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On the Soul by Aristotle
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On the Soul

by Aristotle

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Showing 4 of 4
This was a solid Aristotelian text. I thought that it was quite interesting the way that Aristotle conceptualized the soul and used his owns powers of deduction to explain its occurrence and the meaning behind it. Overall, a satisfying read. ( )
  DanielSTJ | Dec 24, 2018 |
A short but dense text. This work, along with Plato's Republic, have greatly shaped how psychologists have frameworked their understanding of the mind for the past 2000+ years. ( )
  neverstopreading | Apr 3, 2018 |
Okay, Aristotle basically came up with this whole "soul" deal, and it's another trophy on his wall, for sure. But better than that: He also came up with the whole five-part division of the senses into visual, aural, olfactory, tactile, and gustatory. In this book! ( )
1 vote MeditationesMartini | Dec 3, 2009 |
A nice review of the literature and then a scientific, but abstract, discussion about the things the soul might be -- parts vs. not, a cause of motion vs. not, a source of deliberation or not. ( )
  jpsnow | May 26, 2008 |
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Author nameRoleType of authorWork?Status
Aristotleprimary authorall editionscalculated
Apostle, Hippocrates G.Translatorsecondary authorsome editionsconfirmed
Lawson-Tancred, HughTranslatorsecondary authorsome editionsconfirmed
Ross, W. D.Editorsecondary authorsome editionsconfirmed
Ross, W. D.Editorsecondary authorsome editionsconfirmed
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Cognition is in our eyes a thing of beauty and worth, and this is true of one cognition more than another, either because it is exact or because it relates to more important and remarkable objects.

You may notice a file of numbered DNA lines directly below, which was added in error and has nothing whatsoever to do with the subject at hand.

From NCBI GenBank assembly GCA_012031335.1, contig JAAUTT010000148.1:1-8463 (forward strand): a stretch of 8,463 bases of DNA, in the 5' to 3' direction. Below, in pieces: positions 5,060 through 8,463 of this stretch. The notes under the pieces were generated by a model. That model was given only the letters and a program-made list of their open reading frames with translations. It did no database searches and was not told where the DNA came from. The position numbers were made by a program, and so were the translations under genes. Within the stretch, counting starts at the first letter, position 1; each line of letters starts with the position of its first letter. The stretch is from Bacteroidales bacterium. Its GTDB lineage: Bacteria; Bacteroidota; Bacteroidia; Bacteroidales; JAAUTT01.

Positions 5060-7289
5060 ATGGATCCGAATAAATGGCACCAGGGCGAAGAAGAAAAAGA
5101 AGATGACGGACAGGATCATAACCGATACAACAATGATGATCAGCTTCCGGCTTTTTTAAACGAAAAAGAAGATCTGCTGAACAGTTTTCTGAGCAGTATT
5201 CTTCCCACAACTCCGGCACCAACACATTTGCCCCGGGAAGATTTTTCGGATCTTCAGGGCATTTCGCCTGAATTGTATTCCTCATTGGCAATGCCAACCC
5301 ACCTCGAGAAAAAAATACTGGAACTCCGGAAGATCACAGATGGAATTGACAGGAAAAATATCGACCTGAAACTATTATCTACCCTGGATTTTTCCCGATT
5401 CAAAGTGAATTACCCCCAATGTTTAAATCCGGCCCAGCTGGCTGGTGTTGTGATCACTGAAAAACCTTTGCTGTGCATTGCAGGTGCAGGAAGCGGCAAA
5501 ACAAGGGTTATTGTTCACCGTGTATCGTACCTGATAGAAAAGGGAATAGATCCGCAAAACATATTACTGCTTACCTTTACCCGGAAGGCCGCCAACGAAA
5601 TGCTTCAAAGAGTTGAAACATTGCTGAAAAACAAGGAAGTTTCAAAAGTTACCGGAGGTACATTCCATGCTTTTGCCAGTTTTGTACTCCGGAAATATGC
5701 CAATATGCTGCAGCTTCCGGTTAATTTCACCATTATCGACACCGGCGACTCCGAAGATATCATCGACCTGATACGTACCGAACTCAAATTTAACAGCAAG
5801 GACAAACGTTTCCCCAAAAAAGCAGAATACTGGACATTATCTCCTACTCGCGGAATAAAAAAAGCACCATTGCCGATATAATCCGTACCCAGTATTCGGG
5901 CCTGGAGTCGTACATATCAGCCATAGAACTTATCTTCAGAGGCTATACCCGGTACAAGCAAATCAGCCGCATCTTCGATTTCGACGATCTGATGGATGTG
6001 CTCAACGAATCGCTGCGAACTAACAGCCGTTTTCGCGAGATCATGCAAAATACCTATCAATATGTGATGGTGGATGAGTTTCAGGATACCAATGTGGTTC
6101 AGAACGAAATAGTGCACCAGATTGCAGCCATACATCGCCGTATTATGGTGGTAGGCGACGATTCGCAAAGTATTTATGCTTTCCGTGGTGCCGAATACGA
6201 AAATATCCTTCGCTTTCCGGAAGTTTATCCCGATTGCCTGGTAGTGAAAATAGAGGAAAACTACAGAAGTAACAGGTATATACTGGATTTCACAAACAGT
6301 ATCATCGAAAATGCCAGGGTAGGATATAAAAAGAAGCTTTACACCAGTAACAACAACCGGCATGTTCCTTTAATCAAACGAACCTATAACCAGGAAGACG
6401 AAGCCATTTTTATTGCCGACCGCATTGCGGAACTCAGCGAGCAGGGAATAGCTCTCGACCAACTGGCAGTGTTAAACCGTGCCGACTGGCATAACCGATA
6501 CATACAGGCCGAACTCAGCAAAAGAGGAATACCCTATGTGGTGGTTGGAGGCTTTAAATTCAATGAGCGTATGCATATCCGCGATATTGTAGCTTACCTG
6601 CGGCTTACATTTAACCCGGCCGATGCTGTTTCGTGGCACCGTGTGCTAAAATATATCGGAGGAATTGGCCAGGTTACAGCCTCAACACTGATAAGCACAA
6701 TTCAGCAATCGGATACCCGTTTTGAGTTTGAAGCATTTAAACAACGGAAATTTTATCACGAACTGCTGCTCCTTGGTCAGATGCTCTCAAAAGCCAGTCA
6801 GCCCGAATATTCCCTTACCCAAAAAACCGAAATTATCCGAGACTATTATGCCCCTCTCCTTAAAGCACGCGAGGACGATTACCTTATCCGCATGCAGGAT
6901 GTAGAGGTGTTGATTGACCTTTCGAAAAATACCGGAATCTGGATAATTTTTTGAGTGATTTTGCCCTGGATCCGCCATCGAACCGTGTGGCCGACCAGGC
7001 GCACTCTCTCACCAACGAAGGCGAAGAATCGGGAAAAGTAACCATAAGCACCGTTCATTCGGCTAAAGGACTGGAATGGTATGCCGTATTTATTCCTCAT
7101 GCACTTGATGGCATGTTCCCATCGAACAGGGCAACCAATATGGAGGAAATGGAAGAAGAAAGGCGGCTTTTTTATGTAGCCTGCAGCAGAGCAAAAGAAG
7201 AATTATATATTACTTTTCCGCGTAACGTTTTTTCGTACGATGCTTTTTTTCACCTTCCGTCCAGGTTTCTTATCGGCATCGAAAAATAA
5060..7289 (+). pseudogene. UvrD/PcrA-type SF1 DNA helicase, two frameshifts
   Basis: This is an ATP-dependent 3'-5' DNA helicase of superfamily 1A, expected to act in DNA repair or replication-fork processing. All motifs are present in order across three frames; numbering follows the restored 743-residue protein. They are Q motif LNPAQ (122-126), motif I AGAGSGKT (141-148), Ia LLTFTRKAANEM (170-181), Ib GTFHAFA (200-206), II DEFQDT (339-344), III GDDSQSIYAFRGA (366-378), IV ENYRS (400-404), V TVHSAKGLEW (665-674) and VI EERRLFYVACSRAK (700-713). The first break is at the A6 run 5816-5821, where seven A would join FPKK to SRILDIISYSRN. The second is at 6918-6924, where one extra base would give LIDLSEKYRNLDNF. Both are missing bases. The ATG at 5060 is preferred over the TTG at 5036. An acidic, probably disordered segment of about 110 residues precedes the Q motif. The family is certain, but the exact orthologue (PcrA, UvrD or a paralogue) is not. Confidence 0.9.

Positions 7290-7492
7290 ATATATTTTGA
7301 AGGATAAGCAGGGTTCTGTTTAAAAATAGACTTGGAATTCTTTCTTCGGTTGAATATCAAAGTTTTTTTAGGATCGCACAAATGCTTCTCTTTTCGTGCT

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Amazon.com Product Description (ISBN 0140444718, Paperback)

For the Pre-Socratic philosophers the soul was the source of movement and sensation, while for Plato it was the seat of being, metaphysically distinct from the body that it was forced temporarily to inhabit. Plato's student Aristotle was determined to test the truth of both these beliefs against the emerging sciences of logic and biology. His examination of the huge variety of living organisms the enormous range of their behaviour, their powers and their perceptual sophistication convinced him of the inadequacy both of a materialist reduction and of a Platonic sublimation of the soul. In De Anima, he sought to set out his theory of the soul as the ultimate reality of embodied form and produced both a masterpiece of philosophical insight and a psychology of perennially fascinating subtlety.

(retrieved from Amazon Thu, 12 Mar 2015 18:14:45 -0400)

(see all 4 descriptions)

For the Pre-Socratic philosophers the soul was the source of movement and sensation, while for Plato it was the seat of being, metaphysically distinct from the body that it was forced temporarily to inhabit. Plato s student Aristotle was determined to test the truth of both these beliefs against the emerging sciences of logic and biology. His examination of the huge variety of living organisms the enormous range of their behaviour, their powers and their perceptual sophistication convinced him of the inadequacy both of a materialist reduction and of a Platonic sublimation of the soul. In De Anima, he sought to set out his theory of the soul as the ultimate reality of embodied form and produced both a masterpiece of philosophical insight and a psychology of perennially fascinating subtlety.

» see all 2 descriptions

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Penguin Australia

An edition of this book was published by Penguin Australia.

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